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1 October, 2003

Microsoft was complaining

A plan by Japan, China and South Korea to develop an operating system alternative to Microsoft's Windows software could raise concerns over fair competition, Microsoft said Friday.

Japan, the world's second-largest economy, made a proposal at an Asian economic summit this week to build an inexpensive and trustworthy open-source operating system that would be based on a system such as Linux, which can be copied and modified freely.

Microsoft was complaining, and I can't say that, according to PCTalk.Info's Walt Schmidt (walts).

I simply posted the news of Microsoft's complaining to PCTalk website, and I got attacked from walts of PCTalk. To make the story simply, I mentioned the the story, highlighted the points that Microsoft was complaining about Asian government. walts, a pro-Microsoft user, quickly replied it was not that case. His only argument was that Japan, Korea and China Government were involved.

So what's wrong with sponsorship from Governments?

Not fair? Just a bit help from government and some team work between Asian countries seems fair to me to compete with the monopoly market.

walts has nothing more to say. He has no good arguments at all. But told me I can't use the word complain.

Why I can't use the word "complain"? Asian countries only just started a proposal about making a new operating system based on a more stable operating system, and making it more suitable for Asian countries. They haven't started, just a proposal, and Microsoft is trying to stop it.

Well, walts said, Microsoft has right to make its voice. Of course, such big company can not just make its voice heard, but have enough influence to change the decisions of government.

What Microsoft has done is just like killing an unborn baby. The new operating system has not even started.

As for PCTalk, they've edited most of my posts. A very strong censorship. However, I have a hard copy.

(this is a backdated entry)

Microsoft was complaining
Microsoft: Asia not playing fair over OS

Microsoft: Asia not playing fair over OS Reuters September 5, 2003, 1:16 PM PT URL: http://zdnet.com.com/2100-1104-5072069.html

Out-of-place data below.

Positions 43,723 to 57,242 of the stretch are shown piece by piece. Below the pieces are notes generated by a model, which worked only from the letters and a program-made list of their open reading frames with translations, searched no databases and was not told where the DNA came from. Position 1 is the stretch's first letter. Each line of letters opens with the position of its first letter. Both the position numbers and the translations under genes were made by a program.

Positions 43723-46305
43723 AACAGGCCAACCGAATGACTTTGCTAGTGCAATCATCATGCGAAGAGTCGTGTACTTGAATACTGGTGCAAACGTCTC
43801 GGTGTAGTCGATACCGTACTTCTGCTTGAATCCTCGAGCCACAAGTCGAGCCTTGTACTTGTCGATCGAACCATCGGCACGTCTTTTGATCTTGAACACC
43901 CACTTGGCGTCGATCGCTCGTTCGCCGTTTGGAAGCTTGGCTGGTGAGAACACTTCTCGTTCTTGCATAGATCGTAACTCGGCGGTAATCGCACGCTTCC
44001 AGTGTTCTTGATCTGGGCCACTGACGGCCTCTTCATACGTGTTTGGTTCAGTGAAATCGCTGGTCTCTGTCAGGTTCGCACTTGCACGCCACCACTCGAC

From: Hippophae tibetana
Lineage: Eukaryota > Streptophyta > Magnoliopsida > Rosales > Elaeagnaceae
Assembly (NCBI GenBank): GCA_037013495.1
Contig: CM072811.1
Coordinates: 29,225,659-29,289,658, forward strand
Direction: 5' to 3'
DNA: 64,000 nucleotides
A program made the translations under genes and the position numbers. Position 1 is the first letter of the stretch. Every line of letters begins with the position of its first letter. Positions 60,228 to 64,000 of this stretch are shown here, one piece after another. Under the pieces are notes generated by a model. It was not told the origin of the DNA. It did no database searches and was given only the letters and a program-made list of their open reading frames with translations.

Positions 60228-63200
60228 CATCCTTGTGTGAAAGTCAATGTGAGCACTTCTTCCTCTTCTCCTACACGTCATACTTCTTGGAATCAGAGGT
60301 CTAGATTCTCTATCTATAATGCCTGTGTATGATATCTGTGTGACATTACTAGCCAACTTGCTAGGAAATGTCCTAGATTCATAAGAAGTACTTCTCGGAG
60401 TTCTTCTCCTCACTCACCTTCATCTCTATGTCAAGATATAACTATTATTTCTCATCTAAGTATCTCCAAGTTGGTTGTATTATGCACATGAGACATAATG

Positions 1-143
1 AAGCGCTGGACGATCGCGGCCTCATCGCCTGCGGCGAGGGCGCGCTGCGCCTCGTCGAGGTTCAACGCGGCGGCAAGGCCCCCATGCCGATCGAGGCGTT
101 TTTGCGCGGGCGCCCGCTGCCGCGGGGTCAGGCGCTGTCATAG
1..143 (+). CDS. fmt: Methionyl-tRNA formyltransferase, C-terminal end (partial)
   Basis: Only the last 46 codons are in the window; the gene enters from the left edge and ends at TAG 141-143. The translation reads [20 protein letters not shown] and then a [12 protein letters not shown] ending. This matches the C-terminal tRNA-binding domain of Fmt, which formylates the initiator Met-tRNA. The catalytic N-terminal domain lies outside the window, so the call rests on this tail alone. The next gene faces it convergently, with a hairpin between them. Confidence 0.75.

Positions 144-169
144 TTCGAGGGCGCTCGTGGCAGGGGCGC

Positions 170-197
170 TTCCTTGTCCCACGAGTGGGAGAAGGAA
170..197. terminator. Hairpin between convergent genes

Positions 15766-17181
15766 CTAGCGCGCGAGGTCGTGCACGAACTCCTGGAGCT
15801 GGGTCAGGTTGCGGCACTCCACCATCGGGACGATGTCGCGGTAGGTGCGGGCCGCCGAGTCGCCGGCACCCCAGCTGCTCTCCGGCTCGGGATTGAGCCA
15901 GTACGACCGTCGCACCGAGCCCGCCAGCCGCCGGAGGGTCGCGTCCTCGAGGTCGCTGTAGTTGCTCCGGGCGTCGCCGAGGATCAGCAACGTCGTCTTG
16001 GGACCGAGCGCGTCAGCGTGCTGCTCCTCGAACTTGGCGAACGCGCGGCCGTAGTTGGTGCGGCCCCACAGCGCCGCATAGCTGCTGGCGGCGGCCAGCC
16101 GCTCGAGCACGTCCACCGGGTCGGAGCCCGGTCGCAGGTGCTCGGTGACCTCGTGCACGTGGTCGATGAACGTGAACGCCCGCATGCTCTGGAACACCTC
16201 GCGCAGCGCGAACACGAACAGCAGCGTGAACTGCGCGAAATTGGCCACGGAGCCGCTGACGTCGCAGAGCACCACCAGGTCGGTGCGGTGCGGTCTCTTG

A plan by Japan, China and South Korea to develop an operating system alternative to Microsoft's Windows software could raise concerns over fair competition, Microsoft said Friday.

Japan, the world's second-largest economy, made a proposal at an Asian economic summit this week to build an inexpensive and trustworthy open-source operating system that would be based on a system such as Linux, which can be copied and modified freely.

"We'd like to see the market decide who the winners are in the software industry," said Tom Robertson, Microsoft's Tokyo-based director for government affairs in Asia.

Microsoft prefers competition between software applications to be determined in the free markets rather than by government agencies. "Governments should not be in the position to decide who the winners are," Robertson said.

Robertson said Microsoft, the world's No. 1 software maker, had a "direct and open line of communication" with Japan's government over software security, standards and development.

Japan's computer and consumer hardware industries--which include global heavyweights Sony, Matsushita Electric and NEC--have long searched for an alternative to Windows, which they contend gives the Redmond, Wash.-based software company too much control over the personal computer industry.

Japanese media have reported that the government would spend 1 billion yen ($86 million) on the project and endorse an open-source forum Japan's electronics makers set up.

But Japan's trade minister, Takeo Hiranuma, took a different tack at the ASEAN (Association of South-East Asian Nations) economics ministers meeting in the Cambodian capital Phnom Penh by raising security concerns over Microsoft's software.

Citing the recent high-profile virus attacks by the Slammer and MSBlast worms against Windows-based software, Hiranuma told reporters that it would be useful to "pursue a new kind--a different kind--of software code."

Microsoft's Robertson said all governments and consumers were concerned by security and that it was an industrywide issue.

"Pointing to a particular software vendor and to a particular software (standard) gets you nowhere," Robertson said.

Robertson said Microsoft has been working to have Japan participate in its Government Security Program, which gives national governments and international organizations access to Microsoft's source code, the underlying blueprint of its programs.

China and Taiwan have already signed on to Microsoft's government security initiative, as have Australia, Britain, Russia and NATO.

The Government Security Program, launched in January, aims to address concerns by governments over the reliability and security of Microsoft's software by providing controlled access to source code as well as technical advice on security.

"We are in discussions with Japan about the (Government Security) program," Robertson said, "And we're eager for them to join the program."

Asked if the establishment of an open-source initiative by Japan, China and South Korea would raise international trade concerns, Robertson, a former U.S. Trade Representative official, said it was too early to determine.

"You would have to look at what a government does--whether it's a protectionist issue," Robertson said, "As with any trade-related issue, Microsoft would look to its peers and colleagues in the information technology community for guidance."

Posted by Antony on 1 October 2003 7:20 PM | newstalk

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